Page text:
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1-Minute Interview with Jimmy Mapu

1-Minute Interview with Jimmy Mapu

Jimmy Mapu

It’s time to introduce one of our favorite people! Jimmy Mapu is the Senior Manager of the Guest Services Department, made up of about 200 employees from all around the world, that speak over two dozen languages. He has worked at the Polynesian Cultural Center since he first qualified for a part-time work permit in High School, with two short breaks — once to serve a mission in Tokyo, Japan and a second time to attend graduate school. We have all been blessed that he has worked here for 21 years.

Jimmy was born and raised right here in the village of La’ie by his police officer father, Simi Mapu, and his high-school teacher turned college professor mother, Maryann Pili Mapu. They met, courted, and were married right here at the Center, so he is a product of this special place in more ways than one. His dad worked as a Security Guard and his mom worked in the Samoan village and danced in the night show. They fell in love, and the rest was history. There are five children that came from their union, and all of them have worked at the PCC at some time or another.

Okay Jimmy, first question! How are you filling your days?

We’re working on a couple of big projects and a number of smaller ones. Under the direction of Ron Fiaui, our Assistant Manager who oversees the Ambassador Tours, we have several students working on revising our Guide Certification program. Others are creating video tutorials of items we’re responsible to learn about for each culture. Rob Tu’ufuli, our Canoe Tours Supervisor, led his team of Canoe Guides in repainting all of the PCC’s canoes so that they look brand new when we reopen our doors. We’re also making plans to revamp the experience guests have on the canoe tours. This is really exciting, as those tours have basically been the same since they were first launched. Lance Aina, who supervises our Asian Language Tours as well as the Temple Visitors Center Tours, is being assisted by his right-hand man, William Wallace, to keep the trams and vehicles at motor pool washed and tuned up. They’re working on ways we can serve our visitors from Asian countries when we reopen and have a limited number of guides from those countries, since most of them felt they needed to return home in the midst of the pandemic. Sarah Niumatalolo, our Support Services Supervisor, is holding everything down for us — doing everything she normally does to help keep the rest of us going, even during the closure. From processing important paperwork, time cards, filing important reports, etc., she’s as busy as ever.

What do you do to keep your spirits up?

Our team meets online every morning for our normal daily devotional, despite the fact that we are closed and more than half of them are not here. We use zoom, sing together, pray together, and share together. I love to see their smiling faces and hear how they are coping with all the stresses of the pandemic. They are, hands-down, my favorite thing about working here. Seeing who they are when they first come, compared with who they have become by the time they graduate and leave us, is such a wonderful blessing.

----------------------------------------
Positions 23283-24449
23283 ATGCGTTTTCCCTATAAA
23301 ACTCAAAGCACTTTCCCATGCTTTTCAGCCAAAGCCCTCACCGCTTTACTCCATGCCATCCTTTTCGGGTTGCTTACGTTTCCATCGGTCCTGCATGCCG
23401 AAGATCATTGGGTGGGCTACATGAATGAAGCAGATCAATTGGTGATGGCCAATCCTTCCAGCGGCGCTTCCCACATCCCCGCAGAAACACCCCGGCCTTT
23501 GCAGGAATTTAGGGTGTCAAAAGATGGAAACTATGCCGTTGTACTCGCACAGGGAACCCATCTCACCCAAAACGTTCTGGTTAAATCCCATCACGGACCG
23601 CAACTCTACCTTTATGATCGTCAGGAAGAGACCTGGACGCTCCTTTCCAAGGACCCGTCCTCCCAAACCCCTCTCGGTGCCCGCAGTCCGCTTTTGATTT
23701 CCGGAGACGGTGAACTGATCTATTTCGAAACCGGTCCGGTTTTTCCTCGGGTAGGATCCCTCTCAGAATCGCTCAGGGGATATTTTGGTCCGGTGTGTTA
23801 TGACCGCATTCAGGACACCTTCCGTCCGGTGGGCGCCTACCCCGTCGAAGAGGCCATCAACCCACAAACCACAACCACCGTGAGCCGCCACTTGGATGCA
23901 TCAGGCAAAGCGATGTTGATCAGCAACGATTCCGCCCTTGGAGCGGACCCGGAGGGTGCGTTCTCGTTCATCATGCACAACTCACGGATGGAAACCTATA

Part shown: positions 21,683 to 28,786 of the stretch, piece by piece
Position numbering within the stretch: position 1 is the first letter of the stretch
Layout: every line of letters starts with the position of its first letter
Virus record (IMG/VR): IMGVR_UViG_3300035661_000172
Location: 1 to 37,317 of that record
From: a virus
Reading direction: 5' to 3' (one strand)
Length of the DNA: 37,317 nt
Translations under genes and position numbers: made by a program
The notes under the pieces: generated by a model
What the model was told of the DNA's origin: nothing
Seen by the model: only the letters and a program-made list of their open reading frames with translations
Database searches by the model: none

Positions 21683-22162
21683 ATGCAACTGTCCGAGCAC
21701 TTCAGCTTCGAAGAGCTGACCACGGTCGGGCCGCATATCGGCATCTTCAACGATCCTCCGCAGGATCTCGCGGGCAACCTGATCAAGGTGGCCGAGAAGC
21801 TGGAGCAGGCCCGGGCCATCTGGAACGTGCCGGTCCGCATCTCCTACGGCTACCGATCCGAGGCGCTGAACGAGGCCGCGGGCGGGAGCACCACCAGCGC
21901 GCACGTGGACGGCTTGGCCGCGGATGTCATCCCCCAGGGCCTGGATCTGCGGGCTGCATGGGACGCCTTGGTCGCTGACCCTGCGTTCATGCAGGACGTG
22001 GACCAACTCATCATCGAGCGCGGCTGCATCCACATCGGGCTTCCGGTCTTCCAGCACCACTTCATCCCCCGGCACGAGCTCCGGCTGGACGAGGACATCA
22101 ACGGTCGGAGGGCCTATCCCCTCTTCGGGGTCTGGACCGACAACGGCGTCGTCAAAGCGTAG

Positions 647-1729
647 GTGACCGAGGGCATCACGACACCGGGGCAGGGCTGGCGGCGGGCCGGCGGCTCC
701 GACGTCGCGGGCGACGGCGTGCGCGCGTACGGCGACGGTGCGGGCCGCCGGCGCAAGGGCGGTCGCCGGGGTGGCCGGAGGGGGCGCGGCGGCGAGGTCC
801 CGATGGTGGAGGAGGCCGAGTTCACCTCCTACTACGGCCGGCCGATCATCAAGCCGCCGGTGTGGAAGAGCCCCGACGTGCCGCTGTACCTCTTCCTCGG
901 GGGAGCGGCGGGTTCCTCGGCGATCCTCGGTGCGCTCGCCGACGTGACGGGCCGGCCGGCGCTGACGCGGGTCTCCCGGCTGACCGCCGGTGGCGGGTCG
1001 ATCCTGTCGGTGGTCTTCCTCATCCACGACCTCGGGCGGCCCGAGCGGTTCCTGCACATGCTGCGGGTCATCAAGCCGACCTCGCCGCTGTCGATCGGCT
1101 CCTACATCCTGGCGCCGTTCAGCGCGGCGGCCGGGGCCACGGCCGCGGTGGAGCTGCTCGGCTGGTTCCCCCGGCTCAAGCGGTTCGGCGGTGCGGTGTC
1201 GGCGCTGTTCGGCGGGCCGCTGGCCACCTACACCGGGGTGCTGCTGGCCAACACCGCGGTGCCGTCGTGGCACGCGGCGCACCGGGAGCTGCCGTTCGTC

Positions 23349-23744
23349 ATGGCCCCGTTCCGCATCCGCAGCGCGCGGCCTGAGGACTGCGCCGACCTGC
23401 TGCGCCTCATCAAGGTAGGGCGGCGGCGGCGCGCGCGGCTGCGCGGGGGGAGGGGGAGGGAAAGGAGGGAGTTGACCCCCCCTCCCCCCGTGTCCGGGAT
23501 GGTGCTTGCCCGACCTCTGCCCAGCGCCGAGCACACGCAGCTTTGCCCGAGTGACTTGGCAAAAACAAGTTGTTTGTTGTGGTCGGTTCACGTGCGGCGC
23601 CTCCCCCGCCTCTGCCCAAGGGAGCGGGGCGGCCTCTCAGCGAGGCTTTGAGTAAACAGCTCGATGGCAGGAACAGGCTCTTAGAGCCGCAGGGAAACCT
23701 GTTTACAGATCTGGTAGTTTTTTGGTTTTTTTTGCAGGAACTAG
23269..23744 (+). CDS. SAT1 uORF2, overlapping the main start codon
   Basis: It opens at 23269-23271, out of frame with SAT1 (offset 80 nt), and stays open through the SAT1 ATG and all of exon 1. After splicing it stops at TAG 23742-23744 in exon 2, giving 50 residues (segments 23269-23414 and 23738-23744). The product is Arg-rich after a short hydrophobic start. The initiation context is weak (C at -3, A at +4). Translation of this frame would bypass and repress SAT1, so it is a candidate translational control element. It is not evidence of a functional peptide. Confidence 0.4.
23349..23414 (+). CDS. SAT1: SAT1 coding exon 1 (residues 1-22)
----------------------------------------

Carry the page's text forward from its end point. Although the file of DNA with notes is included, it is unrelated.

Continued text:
Can you tell us about another time in your life where you may have utilized your Polynesian cultural and practices to guide you through challenges?

There’s a well-known proverb in Samoan that says, Na o le gata e fasia, ‘ae pupula (Only the snake looks at the thing slaying it.) Samoans say that the snake is the only animal which when about to be attacked, will neither defend itself or try to escape. It simply gives its enemy a defiant look. The proverb teaches us to accept what challenges come our way with humility. It teaches us to bear patiently the trials we face. Lotomaualalo is the principle of humility even in the face of difficult times. We can do great things when we humble ourselves and turn to the Lord for strength and blessings, as we are all doing by following the prophet’s invitation to join in the worldwide fast to end the pandemic.

What are you looking most forward to doing once the Polynesian Cultural Center reopens?

Besides being excited to be with my team again, I’m excited to serve our guests again! They give us a whole day (and sometimes more!) of their precious and limited time on the island, and it’s always so exciting to see if we can be worthy of the trust they place in us to make that day worth it for them. From the moment they arrive, to their experience in the islands, to dinner, to the night show, and all the things going on in the background that they will never see or know about that make their day possible — I’m grateful to be on the frontline where I get to see with my own two eyes the glint of their smiles as they experience all of this.

I can’t wait til we can open up our doors again!